Who wants to eat them? I know, they sounds awful, dreadful, and even worse--boring. Examples of inexpensive vegetables are carrots, onions, cabbage, and many others like potatoes, sweet potatoes, and squash. In order to make my experience with these foods palatable, I often choose a vegetable that I consider my nemesis and find a way to make it delicious. This is a great exercise because it shows you that a flavor you dislike can actually be desirable. You just have to give it some style.
Before you stop reading, it's worth interjecting here to mention that often our dislikes can be attributed to the recipe in which we encountered them because the flavor was too strong, too bland, or implemented a less desirable cooking method for the given ingredient. Also, often our perceptions are tainted by childhood memories. The only time my mother spanked me was when I wouldn't eat my broccoli, so is that why I have disliked it for so long? It's possible. Or maybe it is because it is usually steamed to the point that the flower buds fall apart and it lacks any sauce to balance its bitterness. So let's figure out the first steps to making these veggie monsters taste good.
There are dependable cooking techniques for various foods that are important to know. Most root vegetables, for example, respond well to roasting, which requires little prep to bring out their best flavors. The high temperatures bring their natural sweetness to the forefront, while minimizing bitterness, and the caramelization also adds an appealing complexity.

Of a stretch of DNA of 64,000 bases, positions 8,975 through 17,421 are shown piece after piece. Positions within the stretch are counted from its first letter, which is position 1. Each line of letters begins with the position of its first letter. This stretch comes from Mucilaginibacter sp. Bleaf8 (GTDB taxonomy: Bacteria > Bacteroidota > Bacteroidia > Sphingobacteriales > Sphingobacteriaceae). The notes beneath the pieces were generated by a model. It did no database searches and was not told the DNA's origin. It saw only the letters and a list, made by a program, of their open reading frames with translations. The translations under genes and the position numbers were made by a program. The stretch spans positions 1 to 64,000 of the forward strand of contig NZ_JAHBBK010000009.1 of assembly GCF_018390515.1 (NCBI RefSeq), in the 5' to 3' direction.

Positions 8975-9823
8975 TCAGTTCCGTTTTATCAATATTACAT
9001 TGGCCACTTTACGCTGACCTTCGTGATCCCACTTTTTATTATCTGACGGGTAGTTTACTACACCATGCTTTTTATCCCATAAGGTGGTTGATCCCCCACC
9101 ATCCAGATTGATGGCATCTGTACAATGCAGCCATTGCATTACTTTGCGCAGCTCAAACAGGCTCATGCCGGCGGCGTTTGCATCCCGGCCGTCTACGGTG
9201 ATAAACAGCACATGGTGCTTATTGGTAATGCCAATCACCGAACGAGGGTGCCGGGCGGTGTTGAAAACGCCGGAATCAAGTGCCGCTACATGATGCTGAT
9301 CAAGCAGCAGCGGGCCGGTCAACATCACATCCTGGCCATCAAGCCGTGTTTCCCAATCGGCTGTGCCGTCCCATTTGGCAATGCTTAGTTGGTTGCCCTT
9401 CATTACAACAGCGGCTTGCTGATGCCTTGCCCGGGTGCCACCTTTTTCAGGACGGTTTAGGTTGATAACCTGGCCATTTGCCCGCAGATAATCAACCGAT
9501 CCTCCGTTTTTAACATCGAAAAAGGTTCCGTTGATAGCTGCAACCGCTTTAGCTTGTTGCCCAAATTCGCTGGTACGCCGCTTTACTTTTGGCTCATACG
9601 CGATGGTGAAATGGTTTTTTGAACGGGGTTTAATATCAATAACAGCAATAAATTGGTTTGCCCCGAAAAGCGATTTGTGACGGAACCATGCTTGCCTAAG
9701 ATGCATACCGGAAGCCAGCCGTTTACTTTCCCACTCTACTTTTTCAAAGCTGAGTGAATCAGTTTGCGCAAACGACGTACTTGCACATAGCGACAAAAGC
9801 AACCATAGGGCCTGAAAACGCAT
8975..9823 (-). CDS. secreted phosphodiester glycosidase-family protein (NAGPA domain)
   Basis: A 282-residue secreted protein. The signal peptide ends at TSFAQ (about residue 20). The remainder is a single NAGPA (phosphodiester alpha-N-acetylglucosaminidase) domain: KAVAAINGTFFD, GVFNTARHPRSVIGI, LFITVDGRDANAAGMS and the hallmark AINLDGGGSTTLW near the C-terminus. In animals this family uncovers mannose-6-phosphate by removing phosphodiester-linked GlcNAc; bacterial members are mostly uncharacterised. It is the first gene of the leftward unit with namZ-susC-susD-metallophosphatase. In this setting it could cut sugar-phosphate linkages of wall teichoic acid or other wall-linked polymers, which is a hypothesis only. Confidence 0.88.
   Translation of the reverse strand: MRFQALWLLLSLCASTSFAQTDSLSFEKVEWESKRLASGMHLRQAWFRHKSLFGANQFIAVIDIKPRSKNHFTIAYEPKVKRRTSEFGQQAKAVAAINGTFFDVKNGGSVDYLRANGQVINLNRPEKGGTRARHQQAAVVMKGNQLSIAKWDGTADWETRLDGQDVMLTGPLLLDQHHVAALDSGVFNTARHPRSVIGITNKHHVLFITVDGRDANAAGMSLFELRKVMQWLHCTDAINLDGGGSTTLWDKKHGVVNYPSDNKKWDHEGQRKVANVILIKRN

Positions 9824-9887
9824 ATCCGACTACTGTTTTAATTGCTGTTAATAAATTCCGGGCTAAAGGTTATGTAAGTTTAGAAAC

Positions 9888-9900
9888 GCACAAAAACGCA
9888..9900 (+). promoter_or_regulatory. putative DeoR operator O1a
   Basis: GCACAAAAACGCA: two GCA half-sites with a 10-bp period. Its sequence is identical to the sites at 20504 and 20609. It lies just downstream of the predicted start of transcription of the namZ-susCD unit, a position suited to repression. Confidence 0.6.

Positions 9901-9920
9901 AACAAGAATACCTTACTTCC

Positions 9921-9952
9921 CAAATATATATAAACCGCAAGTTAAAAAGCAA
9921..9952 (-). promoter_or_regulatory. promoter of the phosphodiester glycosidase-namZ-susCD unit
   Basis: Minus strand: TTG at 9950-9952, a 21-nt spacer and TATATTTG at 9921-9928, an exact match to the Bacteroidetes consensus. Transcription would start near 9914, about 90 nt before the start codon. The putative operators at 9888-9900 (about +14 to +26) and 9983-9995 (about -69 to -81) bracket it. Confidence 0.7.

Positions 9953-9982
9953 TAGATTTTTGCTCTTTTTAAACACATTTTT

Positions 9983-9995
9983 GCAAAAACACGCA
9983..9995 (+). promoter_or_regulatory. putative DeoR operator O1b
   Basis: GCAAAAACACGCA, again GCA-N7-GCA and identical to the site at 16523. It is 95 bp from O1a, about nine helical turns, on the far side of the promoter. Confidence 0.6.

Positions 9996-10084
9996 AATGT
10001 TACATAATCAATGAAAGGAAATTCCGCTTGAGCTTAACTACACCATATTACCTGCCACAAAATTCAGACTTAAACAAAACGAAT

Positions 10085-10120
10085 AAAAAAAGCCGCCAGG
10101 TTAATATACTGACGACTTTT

Pickling can also be a great strategy and is often overlooked because it sounds difficult or people are unsure how to use the final product. I often do my own version of super fast pickling, most commonly for onions, carrots, beets, and garlic. You also can pickle whole or minced garlic. Generally, I prefer my pickling vegetables sliced thin (about 1/8 inch using a mandolin) but you can choose the size. Then, I place the chopped vegetable in a glass jar and fill the jar with 1/2 Braggs apple cider vinegar and 1/2 water (this is a strong but delicious and healthy mix). If you like, you can add more than one vegetable, or your choice of herbs and spices, or even choose an unusual vinegar like Umi plum vinegar. These vegetables are great additions as sides to meals, or garnishes for soups or salads, or in sandwiches. Here is a delicious recipe for tacos with pickled vegetables (coming soon). Be sure to keep your pickled vegetables in the fridge and they will last for several weeks.
Below are a few recommended methods to use with common vegetables. Of course, these vegetables can all be cooked a plethora of other ways and still be delicious, but as a rule, these methods are dependable.
Onions: roasted, sauteed/caramelized, pickled
Other Root Vegetables (beets, turnips, parsnips, carrots, onions, etc.): roasted, pickled
- Recipe example: Roasted Beet Salad with Almonds & Balsamic Dressing
Tubers (sweet potatoes, yams, etc.): roasted, stewed, soups
- Recipe example: Sweet Potato and Sausage Crumble (One of my favorites!)
Cabbage: soups, stews
- Recipe example: Andoulli Sausage with Cabbage and Caramelized Onions (coming soon)
Squash: roasted, soups
- Recipe example: Butternut Squash Soup (coming soon)